Tone-deaf Toryism strikes again: Theodora Dickinson didn’t think there was anything wrong with telling Labour MP Naz Shah to go “back to Pakistan”, even at a time when racism is at the top of the news agenda.
This Writer doubts that it ever entered her head that she could lose her party membership – even for the two weeks that seems to be the maximum punishment for Conservatives accused of racism.
I doubt it would have occurred to her that she would get into trouble for belittling a person from a minority ethnic group. That’s white privilege.
She had responded to a post showing the Bradford West MP discussing her experience of poverty, saying that if “Naz Shah hates this country so much why doesn’t she go back to Pakistan?!”
Ms Shah is not only MP for Bradford West; she was born in that city. She has been to Pakistan, but the circumstances are unlikely to have endeared that country to her.
Perhaps Ms Dickinson thought she could get away with a racist tweet against Ms Shah because the Labour MP had previously been forced to admit anti-Semitic intent behind tweets that she had sent in 2014 (before she became an MP)? Sauce for the goose?
It’s not good enough.
And all at a time when celebrities are opening up about the racism they have been forced to endure – bringing the unacceptability of Ms Dickinson’s behaviour into sharp focus.
We hear former X-Factor winner Alexandra Burke talking about entertainment industry demands for her to bleach her skin, not wear braided hair and tailor her music to a white audience. She also says she was told to “be quiet” during attacks on her in the press during Strictly.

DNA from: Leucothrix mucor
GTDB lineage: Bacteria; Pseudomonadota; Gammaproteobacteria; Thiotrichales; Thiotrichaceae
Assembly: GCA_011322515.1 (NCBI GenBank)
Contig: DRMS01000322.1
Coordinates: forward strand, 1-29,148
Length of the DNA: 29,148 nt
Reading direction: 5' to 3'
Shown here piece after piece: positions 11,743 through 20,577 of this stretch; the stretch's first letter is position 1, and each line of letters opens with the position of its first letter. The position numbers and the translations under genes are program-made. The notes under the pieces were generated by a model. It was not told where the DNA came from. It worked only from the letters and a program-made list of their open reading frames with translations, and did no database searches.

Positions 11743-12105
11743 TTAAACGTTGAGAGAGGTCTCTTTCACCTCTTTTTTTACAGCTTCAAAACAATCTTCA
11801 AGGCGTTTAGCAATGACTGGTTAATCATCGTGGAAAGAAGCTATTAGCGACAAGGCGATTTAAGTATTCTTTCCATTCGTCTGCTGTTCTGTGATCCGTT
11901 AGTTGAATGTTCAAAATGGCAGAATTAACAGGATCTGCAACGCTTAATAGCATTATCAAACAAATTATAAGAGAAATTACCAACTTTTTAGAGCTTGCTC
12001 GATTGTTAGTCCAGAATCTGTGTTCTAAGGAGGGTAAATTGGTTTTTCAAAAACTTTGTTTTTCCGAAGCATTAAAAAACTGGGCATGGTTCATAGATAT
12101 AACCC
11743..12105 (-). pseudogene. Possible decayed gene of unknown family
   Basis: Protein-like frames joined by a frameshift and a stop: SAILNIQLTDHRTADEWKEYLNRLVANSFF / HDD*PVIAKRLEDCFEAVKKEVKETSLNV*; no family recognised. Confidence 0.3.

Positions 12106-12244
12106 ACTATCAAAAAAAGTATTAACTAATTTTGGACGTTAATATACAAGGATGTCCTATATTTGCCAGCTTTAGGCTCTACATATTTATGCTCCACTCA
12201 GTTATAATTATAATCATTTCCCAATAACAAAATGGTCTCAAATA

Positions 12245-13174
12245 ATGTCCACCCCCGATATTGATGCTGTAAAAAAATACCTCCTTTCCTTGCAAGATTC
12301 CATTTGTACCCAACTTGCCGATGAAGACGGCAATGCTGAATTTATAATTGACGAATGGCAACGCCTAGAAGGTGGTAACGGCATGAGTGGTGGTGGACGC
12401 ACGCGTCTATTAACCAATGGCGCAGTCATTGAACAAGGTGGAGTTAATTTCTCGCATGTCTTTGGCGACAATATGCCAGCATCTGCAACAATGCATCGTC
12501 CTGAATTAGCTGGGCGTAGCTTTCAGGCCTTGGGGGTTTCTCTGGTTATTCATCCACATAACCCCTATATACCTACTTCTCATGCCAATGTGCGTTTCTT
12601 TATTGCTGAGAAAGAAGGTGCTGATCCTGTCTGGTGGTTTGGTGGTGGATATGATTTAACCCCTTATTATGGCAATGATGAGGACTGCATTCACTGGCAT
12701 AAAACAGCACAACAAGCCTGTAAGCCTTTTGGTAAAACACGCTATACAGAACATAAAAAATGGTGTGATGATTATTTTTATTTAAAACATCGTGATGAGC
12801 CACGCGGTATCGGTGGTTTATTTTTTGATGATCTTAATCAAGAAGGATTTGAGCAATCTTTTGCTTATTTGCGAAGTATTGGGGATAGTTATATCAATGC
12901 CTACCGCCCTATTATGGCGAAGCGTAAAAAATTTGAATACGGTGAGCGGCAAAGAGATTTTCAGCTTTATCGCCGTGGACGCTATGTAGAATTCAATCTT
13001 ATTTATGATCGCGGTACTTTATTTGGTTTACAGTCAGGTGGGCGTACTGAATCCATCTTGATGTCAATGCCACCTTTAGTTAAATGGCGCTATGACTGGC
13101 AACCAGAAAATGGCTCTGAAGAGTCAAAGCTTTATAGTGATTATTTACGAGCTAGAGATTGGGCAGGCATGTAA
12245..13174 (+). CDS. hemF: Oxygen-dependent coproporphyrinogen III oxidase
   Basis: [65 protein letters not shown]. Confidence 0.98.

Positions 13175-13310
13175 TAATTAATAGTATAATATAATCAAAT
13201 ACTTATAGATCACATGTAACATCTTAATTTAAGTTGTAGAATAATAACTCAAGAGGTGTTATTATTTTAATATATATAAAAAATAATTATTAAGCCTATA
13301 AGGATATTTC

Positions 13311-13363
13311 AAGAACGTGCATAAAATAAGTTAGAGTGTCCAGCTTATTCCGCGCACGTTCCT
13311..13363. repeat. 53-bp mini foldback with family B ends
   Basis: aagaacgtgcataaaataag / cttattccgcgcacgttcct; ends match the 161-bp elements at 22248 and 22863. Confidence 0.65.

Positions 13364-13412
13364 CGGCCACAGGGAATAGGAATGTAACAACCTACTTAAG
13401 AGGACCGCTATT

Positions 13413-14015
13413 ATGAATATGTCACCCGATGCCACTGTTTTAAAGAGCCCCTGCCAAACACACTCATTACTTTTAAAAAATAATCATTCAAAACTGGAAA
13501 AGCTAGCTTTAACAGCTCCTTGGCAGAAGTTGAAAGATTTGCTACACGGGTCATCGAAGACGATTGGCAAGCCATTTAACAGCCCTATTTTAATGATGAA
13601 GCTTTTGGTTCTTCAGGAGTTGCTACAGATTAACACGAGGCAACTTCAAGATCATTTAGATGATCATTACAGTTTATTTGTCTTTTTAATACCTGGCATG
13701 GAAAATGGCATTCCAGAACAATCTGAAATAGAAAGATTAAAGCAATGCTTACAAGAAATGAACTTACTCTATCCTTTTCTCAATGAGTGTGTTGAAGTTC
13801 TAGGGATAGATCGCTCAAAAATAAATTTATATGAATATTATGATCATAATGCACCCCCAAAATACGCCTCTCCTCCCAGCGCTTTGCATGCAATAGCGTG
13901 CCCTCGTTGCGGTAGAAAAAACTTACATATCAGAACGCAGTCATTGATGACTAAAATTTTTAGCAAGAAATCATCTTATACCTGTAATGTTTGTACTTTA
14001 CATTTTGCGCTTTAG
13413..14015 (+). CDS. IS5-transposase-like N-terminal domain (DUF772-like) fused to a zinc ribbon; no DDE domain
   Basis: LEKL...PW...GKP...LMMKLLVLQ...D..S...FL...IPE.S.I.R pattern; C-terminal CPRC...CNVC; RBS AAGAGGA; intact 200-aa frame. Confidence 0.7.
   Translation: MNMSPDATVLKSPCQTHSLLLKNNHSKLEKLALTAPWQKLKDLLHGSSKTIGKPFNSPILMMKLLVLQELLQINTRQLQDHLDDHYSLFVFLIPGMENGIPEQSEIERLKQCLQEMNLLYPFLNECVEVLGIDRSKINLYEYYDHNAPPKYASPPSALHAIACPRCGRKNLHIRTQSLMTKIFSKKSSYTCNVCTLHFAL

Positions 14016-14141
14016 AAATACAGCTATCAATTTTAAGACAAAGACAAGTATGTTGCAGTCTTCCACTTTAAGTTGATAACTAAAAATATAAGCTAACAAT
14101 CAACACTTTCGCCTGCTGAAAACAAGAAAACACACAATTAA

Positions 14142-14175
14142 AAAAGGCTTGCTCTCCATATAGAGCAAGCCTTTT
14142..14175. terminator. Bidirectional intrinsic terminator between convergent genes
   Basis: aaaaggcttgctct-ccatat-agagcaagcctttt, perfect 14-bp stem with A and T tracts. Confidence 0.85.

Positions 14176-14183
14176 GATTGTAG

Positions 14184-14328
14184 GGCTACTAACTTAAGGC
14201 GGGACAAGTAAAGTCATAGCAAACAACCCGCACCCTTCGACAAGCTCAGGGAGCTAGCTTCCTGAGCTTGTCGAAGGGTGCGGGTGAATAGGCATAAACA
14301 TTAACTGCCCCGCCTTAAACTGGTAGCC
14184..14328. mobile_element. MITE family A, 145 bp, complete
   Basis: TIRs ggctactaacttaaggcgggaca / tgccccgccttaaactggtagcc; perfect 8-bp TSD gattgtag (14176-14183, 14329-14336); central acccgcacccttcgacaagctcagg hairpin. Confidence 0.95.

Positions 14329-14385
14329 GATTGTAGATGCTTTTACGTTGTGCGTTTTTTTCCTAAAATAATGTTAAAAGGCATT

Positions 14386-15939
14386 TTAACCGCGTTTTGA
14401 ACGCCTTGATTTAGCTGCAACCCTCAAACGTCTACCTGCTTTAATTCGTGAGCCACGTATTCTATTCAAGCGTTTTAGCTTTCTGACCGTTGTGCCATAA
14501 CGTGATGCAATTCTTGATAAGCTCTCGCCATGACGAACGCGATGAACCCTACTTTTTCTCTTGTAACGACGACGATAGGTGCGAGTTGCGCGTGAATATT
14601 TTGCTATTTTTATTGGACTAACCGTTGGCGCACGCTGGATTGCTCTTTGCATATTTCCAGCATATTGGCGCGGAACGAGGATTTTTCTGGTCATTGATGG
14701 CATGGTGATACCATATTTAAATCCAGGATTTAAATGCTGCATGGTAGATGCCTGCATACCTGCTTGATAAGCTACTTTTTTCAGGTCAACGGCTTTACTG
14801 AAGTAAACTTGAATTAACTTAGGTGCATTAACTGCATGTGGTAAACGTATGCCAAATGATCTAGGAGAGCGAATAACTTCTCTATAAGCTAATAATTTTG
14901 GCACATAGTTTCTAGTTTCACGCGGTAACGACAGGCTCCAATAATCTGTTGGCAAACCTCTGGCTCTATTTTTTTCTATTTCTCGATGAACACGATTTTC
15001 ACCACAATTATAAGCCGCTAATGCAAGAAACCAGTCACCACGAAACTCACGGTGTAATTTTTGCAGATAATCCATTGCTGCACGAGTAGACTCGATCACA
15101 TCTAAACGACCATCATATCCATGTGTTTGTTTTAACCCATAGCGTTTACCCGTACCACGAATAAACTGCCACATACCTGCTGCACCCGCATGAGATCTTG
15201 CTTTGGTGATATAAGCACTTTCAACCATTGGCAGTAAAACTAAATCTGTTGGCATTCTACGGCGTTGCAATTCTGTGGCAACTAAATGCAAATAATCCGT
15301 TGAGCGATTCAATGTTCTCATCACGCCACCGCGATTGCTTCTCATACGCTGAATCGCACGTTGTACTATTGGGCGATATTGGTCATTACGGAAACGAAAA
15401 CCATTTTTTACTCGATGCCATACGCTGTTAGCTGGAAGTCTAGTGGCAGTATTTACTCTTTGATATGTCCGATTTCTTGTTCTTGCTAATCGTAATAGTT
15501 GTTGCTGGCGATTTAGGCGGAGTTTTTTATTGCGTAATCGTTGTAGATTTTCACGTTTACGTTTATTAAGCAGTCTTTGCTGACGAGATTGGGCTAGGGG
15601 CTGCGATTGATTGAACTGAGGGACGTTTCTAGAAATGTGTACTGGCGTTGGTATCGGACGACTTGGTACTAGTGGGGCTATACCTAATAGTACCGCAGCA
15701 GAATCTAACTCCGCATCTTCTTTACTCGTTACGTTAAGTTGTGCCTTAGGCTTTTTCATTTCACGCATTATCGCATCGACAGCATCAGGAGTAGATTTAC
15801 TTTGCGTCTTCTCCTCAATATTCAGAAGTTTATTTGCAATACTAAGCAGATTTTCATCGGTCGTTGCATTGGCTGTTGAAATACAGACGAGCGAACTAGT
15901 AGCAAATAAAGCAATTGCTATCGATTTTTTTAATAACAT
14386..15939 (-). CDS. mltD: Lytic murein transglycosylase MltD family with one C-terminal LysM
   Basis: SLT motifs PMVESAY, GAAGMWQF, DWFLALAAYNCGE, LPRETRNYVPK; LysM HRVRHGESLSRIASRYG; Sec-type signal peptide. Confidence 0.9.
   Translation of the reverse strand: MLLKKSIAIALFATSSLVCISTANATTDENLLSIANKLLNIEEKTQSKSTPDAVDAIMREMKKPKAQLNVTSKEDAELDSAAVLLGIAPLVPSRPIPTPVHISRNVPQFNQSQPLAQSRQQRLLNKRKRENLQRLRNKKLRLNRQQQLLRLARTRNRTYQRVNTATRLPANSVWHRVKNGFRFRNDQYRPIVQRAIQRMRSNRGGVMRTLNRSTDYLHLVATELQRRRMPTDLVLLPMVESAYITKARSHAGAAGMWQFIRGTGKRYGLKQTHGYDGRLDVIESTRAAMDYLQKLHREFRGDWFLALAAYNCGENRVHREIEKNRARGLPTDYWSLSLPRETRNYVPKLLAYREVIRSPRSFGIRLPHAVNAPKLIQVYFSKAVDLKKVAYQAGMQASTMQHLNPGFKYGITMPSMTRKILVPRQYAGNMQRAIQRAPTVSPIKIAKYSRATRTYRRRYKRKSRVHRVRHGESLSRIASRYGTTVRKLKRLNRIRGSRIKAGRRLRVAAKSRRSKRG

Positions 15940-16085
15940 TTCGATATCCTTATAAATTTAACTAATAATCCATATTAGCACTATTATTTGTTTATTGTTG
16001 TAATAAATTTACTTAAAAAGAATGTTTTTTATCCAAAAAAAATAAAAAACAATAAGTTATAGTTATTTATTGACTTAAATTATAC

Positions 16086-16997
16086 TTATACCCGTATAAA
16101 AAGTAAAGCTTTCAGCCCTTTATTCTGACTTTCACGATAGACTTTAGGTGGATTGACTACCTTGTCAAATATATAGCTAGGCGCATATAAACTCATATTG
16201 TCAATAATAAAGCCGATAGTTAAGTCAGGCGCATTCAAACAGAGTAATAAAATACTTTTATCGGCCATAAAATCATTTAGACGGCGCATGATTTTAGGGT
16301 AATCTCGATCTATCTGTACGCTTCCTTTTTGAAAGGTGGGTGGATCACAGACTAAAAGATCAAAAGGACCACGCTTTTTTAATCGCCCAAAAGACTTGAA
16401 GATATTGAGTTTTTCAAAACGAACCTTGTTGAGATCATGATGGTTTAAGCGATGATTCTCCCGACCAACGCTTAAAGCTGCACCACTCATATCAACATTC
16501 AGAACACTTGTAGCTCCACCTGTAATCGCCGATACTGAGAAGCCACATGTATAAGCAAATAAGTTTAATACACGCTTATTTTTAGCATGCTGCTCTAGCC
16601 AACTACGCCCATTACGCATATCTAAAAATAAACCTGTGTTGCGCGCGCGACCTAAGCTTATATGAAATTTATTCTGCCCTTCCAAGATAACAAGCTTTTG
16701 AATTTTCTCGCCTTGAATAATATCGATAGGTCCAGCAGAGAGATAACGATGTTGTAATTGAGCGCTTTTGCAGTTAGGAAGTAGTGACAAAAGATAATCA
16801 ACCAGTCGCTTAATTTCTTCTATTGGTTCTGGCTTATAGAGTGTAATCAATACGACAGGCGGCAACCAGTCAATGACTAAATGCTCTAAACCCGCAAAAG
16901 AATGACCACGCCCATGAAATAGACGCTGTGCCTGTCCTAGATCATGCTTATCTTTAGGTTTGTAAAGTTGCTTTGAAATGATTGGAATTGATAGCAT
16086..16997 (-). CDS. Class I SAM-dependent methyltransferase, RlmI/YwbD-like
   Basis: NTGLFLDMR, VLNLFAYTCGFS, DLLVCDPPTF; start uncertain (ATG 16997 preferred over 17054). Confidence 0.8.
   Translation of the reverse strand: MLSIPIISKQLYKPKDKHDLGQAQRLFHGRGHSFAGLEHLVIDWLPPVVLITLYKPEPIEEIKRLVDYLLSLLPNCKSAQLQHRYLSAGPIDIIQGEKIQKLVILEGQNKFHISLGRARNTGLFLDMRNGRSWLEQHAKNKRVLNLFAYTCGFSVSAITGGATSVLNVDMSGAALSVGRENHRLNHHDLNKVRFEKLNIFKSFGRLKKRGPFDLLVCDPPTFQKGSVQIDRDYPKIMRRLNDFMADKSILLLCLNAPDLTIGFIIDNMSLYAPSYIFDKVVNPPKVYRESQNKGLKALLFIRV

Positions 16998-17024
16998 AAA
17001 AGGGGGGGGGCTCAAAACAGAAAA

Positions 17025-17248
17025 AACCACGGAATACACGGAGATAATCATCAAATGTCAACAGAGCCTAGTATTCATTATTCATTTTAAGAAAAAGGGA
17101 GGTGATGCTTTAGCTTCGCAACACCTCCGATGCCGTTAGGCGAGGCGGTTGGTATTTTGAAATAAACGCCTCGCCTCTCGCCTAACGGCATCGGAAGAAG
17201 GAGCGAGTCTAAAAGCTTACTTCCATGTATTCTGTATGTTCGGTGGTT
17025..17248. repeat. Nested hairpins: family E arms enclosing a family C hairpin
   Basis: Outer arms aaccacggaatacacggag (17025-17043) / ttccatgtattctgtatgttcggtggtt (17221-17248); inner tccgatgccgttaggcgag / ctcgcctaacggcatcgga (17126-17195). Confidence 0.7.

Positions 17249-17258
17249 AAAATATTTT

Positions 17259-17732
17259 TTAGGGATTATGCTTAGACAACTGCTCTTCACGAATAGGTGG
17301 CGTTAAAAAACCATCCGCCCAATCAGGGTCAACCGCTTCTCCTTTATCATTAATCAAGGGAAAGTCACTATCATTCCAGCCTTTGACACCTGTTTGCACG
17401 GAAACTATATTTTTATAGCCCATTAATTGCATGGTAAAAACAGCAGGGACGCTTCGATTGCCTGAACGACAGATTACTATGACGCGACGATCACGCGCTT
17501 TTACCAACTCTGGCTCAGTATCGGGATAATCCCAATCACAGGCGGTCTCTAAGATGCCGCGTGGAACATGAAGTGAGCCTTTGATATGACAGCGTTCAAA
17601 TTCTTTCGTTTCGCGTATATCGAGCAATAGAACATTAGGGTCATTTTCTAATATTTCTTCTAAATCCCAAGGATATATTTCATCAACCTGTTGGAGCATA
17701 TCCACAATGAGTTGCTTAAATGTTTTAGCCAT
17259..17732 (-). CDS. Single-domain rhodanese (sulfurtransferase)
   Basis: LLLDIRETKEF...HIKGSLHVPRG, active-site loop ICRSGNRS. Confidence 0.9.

Skin bleaching is seen as a way of making a black person more acceptable. Blackness is seen as indicative of poverty and powerlessness – of undesirability. As Akala wrote in his book Natives: Race and Class in the Ruins of Empire, “That even black people can seriously internalise anti-black sentiment can be seen in the massive trend for skin bleaching across black communities… As long as whiteness is a metaphor for power, blackness must of course function as a metaphor for powerlessness, and as long as money whitens, poverty must blacken.”
News presenter Clive Myrie said racist abuse he receives is at its worst now than at any time since he started his career in 1988. He told The Guardian: “What bothers me is the general sense that we live in a country where some people think racism is either imagined, or in people’s minds, and I think that is a notion that has to be fought.
“We’ve had God knows how many reports over the last 40 years detailing systemic racism and systemic lack of diversity across a range of institutions across British society, but nothing seems to get done,” he said.
“Without dealing in opinion, we’ve had numerous reports and we’ve had little action done on the recommendations. One wonders what is the point of reports if the recommendations are not going to be acted on.”
Myrie has reported on the disproportionate use of stop and search against black people in recent weeks and he said police should be restricted to using the power solely on the basis of intelligence received about a suspect.
“You can’t just stop people on the street because they’re black, and that is what’s happening,” he said.